The critically endangered North Atlantic right whale registered another grim milestone this week, with a new estimate showing further declines in its population.

The North Atlantic Right Whale Consortium said in a news release Monday that a census for 2020 found just 336 remaining members of the species, an eight per cent decrease from 2019 when the population was estimated at 366. The new figure marks the lowest number in nearly 20 years.

The discouraging news comes as the consortium prepares to hold its annual meeting online Tuesday and Wednesday. The organization is made up of more than 200 individuals and three dozen groups, including the New England Aquarium, Woods Hole Oceanographic Institution and the New Bedford Whaling Museum, pledged to researching and applying science-based conservation measures to save the right whale.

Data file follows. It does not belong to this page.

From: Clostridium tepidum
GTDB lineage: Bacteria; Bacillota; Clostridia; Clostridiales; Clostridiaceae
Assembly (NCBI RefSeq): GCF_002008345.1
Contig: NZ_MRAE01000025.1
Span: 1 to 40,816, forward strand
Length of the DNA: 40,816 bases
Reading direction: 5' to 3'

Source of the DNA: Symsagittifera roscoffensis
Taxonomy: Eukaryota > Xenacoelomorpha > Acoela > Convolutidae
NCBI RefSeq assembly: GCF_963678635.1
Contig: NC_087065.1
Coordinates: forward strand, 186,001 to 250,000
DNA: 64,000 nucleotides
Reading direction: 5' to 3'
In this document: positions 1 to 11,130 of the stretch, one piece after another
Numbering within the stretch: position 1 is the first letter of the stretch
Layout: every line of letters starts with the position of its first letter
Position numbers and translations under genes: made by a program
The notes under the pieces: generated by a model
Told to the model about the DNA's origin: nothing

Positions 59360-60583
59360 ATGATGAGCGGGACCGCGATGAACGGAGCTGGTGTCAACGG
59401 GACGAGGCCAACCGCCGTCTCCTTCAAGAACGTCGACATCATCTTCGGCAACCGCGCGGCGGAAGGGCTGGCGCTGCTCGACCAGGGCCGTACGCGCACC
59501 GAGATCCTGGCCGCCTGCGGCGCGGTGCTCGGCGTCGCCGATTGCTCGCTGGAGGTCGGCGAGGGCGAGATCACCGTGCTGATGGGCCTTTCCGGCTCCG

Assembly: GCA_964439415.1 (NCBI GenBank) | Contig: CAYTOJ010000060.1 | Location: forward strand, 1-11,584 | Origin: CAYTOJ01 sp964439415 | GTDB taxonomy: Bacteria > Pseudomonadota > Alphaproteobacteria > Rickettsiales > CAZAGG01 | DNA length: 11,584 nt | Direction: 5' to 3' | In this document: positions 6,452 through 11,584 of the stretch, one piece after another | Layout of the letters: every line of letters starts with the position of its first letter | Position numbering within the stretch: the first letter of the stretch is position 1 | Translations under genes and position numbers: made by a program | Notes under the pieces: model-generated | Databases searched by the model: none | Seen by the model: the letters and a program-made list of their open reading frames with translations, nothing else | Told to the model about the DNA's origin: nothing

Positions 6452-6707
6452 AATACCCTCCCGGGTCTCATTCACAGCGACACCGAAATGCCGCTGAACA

Heather Pettis, associate scientist in the New England Aquarium’s Anderson Cabot Center for Ocean Life and executive administrator of the consortium, said in the release that researchers were disheartened, but not surprised.

“The right whale research and conservation communities know that while widespread efforts to change the trajectory of the species have been undertaken, they have not been enough,” she said.

Research by members of the consortium has confirmed that vessel strikes and entanglements in fixed fishing gear have posed the biggest threat to the species’ survival.

A study published earlier this year by scientists at the New England Aquarium found that 83 per cent of identified right whales have been entangled one or more times in fishing gear.

“There is no question that human activities are driving this species toward extinction. There is also no question that North Atlantic right whales are an incredibly resilient species,” Dr. Scott Kraus, a wildlife biologist who chairs the consortium, said in the release.

“No one engaged in right whale work believes that the species cannot recover from this. They absolutely can, if we stop killing them and allow them to allocate energy to finding food, mates, and habitats that aren’t marred with deadly obstacles.”